Half a mile from my house was one of the most beautiful places I had ever known. It consisted of a large mining pool surrounded by green vegetation, a small farmhouse where farmer Ching and his family lived and the eternal sounds of birds chirping and animals calling.
I spent many happy occasions on the banks of this mining pool. On quiet afternoons I used to sit a couple of feet from the cool clear water watching the float on my fishing line wobble expectantly. It was rare that I went home without a fish or two. The whole pool brimmed with fish just waiting to be caught. I have seen circular patterns rippled all over the surface of the pool where the fishes splashed playfully. Ching always welcomed me to fish in the pool. He was an amiable man with a ready smile and all sorts of fruits for me every time I visited him, which was often.
Surrounding this old mining pool were fruit trees of all kinds. During fruit seasons I ate my fill of durians, rambutans, mangosteens, guavas, and others without having to pay for it.
Ching earned his living from these trees but for his friends, the fruits were free.
Ching, his wife, and two children kept their modest arm in good condition. It was always a pleasure just to watch the farm from a distance. It looked just like one of those paintings that people used to decorate their living room walls. Peaceful and serene, those were the words that fitted Ching’s farm well.
Right next to where Ching eked out his living as a rubber estate with rows and rows of rubber trees. Ching’s neighbors tapped these trees every day when the weather permitted. One could see the well-trodden path that led from the main road and wound its way into the estate, to vanish into the trees. The rubber tappers were simple hard-working folks who knew the estate and its vicinity like the back of their hands. Their daily trip to the estate constituted a familiar feature of the environment. Their presence gave life and spirit to nature’s bounty.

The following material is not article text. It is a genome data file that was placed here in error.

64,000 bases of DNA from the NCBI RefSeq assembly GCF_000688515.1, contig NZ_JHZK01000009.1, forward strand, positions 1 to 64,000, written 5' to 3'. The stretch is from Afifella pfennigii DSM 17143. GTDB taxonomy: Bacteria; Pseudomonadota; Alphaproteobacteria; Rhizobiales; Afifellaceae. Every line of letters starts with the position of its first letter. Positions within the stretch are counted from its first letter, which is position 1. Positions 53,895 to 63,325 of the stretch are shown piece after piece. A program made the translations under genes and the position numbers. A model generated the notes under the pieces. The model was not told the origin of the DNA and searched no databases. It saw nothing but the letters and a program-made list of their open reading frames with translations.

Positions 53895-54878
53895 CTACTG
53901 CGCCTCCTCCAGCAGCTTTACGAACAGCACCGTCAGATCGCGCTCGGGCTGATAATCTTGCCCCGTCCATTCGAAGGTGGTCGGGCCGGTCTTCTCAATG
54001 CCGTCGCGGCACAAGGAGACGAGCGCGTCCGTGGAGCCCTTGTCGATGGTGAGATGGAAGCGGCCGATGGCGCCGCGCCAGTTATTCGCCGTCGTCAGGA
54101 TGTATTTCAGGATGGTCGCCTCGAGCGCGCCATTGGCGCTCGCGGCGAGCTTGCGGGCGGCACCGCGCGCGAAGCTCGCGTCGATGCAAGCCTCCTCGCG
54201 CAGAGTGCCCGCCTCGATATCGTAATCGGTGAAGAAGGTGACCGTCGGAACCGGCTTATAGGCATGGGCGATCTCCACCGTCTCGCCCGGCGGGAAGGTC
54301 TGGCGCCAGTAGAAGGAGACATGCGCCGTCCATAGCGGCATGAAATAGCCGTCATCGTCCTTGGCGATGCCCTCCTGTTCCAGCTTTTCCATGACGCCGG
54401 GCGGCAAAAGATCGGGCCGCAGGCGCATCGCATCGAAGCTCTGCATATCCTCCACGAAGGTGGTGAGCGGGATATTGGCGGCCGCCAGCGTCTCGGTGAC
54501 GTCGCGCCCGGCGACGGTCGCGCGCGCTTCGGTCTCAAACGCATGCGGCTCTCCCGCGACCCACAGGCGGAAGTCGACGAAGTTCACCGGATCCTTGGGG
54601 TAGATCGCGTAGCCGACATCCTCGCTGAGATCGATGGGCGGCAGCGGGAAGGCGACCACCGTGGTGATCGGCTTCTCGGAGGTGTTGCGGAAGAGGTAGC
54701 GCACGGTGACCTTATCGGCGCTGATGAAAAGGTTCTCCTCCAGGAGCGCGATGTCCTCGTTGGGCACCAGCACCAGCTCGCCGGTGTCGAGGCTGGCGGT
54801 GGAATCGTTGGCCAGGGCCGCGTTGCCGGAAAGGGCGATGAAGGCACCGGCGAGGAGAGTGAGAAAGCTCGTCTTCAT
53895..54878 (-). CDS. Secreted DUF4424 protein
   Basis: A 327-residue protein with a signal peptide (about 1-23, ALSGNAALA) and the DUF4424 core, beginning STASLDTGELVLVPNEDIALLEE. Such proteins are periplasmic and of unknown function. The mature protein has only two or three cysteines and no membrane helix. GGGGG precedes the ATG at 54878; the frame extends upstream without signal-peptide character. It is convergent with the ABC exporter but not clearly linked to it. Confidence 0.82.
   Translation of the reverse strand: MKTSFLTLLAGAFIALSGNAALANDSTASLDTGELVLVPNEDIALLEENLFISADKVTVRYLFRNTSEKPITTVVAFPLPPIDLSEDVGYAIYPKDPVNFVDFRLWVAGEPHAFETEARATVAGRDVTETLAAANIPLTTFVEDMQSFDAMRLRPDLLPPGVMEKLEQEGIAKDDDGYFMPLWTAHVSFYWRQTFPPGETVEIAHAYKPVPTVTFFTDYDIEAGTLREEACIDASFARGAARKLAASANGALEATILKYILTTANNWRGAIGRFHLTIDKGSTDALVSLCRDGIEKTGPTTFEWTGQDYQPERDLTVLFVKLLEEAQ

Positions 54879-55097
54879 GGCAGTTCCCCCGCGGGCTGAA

Then progress caught up with us.
Without warning or a hint of respect, the bulldozers came and in a week they summarily reduced the lovely land I knew into a wasteland of fallen trees and churned-up soil. In two weeks the hill that once held thousands of rubber trees was flattened. in a month the mining pool was no more. Only isolated patches of water remained.
For the most part of a year, the whole place was a hive of activity. Giant cranes, lorries and trucks crawled all over the once serene farm. The whole neighborhood was shrouded in the dust kicked up by this activity. Steel girders and huge concrete slabs were hoisted and hammered into place. Stark grey pillars contrasted sharply with red trampled earth and distant green jungles.
Gradually the activity slowed down. The confusion of intense building now gave way to a majestic flyover that carried a dual-lane superhighway. The highway ran right through the heart of Ching’s farm and the rubber estate. instead of the chirping of birds, the roar of powerful engines could be heard as lorries and cars sped their way along the highway.
Greenery has returned to the foot of the pillars that support the fly-over. However, there is no more mining pool nor sweet fruits. Gone too are the rubber tappers and the foot-path that snaked into the trees. On wet days one can see tadpoles and toads trying to make a living out of the isolated patches of water that once was a huge pool. Turbo-charged cars whizz past the old gnarled rubber trees.
In between the roars of these cars, there are short moments of silence and peace. In those rare moments, all l have to do is to close my eyes and I could feel all over again the serenity and loveliness that I once knew.
I wonder if anyone hangs the painting of a flyover on his living room wall. In fact, I wonder if there are paintings of fly-overs and superhighways.
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